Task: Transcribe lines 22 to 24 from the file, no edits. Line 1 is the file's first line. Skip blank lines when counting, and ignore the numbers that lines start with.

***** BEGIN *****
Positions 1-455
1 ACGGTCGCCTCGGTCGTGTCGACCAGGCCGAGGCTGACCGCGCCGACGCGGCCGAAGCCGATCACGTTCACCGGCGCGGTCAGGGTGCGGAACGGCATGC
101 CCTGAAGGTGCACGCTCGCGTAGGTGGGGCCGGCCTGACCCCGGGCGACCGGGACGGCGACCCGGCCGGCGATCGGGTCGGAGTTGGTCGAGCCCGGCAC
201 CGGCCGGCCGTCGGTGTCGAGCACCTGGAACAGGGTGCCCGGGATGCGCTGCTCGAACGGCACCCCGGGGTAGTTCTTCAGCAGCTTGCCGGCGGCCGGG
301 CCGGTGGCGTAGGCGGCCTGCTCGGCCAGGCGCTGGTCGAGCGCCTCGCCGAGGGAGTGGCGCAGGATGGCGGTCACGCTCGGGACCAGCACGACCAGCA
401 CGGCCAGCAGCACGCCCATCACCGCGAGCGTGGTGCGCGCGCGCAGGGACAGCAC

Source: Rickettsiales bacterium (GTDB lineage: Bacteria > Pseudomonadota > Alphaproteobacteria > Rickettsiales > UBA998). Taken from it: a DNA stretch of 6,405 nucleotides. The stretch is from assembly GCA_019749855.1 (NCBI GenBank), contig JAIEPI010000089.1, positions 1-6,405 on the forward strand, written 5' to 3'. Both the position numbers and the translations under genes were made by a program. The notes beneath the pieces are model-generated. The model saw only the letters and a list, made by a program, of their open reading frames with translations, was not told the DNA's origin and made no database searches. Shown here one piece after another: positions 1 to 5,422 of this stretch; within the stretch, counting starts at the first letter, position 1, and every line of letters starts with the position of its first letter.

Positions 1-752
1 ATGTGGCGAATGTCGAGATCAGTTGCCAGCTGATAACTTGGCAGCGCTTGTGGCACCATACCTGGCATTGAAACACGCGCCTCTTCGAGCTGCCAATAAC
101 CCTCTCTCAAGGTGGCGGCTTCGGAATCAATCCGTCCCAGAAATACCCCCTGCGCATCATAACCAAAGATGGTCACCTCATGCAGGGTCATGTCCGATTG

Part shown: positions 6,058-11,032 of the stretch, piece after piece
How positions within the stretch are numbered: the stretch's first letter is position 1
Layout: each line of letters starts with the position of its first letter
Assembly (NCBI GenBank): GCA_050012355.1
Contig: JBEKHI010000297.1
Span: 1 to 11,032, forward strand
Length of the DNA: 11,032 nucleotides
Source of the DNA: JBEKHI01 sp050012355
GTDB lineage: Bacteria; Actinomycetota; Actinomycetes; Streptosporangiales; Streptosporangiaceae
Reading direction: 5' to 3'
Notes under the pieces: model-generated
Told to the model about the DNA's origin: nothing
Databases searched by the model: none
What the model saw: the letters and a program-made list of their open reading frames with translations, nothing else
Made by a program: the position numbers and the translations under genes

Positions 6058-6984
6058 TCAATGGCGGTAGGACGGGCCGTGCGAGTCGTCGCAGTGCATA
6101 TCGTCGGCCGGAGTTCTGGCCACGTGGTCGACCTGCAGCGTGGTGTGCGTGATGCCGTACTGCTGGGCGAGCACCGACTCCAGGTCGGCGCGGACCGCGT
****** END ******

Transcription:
Told to the model about the DNA's origin: nothing
Databases searched by the model: none
What the model saw: the letters and a program-made list of their open reading frames with translations, nothing else